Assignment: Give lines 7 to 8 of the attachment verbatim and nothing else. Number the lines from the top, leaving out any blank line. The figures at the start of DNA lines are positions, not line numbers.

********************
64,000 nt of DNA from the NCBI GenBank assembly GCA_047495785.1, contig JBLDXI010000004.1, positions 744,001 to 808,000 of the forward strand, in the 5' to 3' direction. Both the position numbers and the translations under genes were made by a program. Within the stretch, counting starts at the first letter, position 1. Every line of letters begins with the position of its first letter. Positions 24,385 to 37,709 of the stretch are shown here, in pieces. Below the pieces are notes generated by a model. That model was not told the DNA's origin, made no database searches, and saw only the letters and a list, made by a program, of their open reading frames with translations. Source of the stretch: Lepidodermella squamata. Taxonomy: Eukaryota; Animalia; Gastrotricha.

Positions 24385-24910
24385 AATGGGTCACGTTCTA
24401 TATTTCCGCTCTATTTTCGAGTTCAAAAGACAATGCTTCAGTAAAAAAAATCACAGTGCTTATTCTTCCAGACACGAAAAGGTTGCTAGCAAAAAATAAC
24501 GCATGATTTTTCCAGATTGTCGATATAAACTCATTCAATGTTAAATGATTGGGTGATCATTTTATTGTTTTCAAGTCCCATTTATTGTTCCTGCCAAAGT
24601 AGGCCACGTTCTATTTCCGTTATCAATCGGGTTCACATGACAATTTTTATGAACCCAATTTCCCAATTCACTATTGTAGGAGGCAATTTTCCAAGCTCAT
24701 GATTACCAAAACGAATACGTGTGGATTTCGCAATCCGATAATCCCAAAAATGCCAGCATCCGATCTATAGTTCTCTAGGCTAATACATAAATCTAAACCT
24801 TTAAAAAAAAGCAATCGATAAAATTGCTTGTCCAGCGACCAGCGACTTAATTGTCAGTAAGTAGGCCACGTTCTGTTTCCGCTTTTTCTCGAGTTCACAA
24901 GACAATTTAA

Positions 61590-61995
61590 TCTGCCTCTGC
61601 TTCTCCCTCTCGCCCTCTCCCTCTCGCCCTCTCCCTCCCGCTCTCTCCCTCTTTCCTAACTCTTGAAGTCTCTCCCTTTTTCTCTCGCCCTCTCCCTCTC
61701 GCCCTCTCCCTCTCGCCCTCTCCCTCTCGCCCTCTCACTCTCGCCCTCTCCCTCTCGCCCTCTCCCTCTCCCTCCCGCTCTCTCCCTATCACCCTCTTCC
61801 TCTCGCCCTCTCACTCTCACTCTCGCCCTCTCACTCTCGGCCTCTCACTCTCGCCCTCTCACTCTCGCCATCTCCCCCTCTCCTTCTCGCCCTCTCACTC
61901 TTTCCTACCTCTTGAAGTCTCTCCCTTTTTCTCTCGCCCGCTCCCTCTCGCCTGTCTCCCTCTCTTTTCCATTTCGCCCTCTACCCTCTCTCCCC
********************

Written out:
24701 GATTACCAAAACGAATACGTGTGGATTTCGCAATCCGATAATCCCAAAAATGCCAGCATCCGATCTATAGTTCTCTAGGCTAATACATAAATCTAAACCT
24801 TTAAAAAAAAGCAATCGATAAAATTGCTTGTCCAGCGACCAGCGACTTAATTGTCAGTAAGTAGGCCACGTTCTGTTTCCGCTTTTTCTCGAGTTCACAA